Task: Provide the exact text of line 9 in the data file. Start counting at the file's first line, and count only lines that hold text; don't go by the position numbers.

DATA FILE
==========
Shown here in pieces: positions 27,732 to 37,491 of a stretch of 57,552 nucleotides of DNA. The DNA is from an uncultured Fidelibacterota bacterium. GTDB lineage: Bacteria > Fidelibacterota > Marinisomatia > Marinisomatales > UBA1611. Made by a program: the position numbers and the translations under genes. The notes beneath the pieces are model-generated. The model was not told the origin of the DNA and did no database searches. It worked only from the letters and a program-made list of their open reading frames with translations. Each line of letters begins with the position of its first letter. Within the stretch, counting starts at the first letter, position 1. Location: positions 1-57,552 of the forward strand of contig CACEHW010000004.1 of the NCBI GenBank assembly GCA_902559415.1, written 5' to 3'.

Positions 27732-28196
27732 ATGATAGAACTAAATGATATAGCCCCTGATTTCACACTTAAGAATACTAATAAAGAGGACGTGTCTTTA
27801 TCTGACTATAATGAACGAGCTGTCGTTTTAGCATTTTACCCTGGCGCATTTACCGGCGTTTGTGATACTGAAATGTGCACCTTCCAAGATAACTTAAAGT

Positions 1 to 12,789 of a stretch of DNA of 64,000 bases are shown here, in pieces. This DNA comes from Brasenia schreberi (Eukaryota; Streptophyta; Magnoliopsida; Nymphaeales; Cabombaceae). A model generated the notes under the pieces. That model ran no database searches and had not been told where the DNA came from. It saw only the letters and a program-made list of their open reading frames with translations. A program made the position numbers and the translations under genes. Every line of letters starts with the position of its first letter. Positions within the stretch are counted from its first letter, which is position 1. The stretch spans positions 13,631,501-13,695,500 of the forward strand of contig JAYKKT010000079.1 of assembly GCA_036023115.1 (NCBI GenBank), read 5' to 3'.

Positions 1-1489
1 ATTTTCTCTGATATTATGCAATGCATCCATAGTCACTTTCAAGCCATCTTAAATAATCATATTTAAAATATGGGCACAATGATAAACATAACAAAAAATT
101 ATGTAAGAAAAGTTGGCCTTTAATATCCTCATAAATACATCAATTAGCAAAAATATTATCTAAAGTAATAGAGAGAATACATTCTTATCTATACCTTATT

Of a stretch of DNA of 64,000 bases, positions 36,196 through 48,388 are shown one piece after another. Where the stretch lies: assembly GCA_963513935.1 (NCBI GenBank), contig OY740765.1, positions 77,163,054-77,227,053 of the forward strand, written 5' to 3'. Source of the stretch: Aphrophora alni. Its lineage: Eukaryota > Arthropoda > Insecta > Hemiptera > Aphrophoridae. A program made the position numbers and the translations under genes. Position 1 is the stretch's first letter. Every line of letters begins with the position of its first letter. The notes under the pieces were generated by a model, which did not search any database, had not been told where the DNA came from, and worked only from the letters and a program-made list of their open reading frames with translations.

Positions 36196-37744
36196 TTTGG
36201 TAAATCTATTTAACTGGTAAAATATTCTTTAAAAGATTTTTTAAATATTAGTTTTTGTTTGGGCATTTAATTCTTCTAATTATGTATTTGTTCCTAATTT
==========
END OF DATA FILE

Of a stretch of DNA of 64,000 bases, positions 36,196 through 48,388 are shown one piece after another. Where the stretch lies: assembly GCA_963513935.1 (NCBI GenBank), contig OY740765.1, positions 77,163,054-77,227,053 of the forward strand, written 5' to 3'. Source of the stretch: Aphrophora alni. Its lineage: Eukaryota > Arthropoda > Insecta > Hemiptera > Aphrophoridae. A program made the position numbers and the translations under genes. Position 1 is the stretch's first letter. Every line of letters begins with the position of its first letter. The notes under the pieces were generated by a model, which did not search any database, had not been told where the DNA came from, and worked only from the letters and a program-made list of their open reading frames with translations.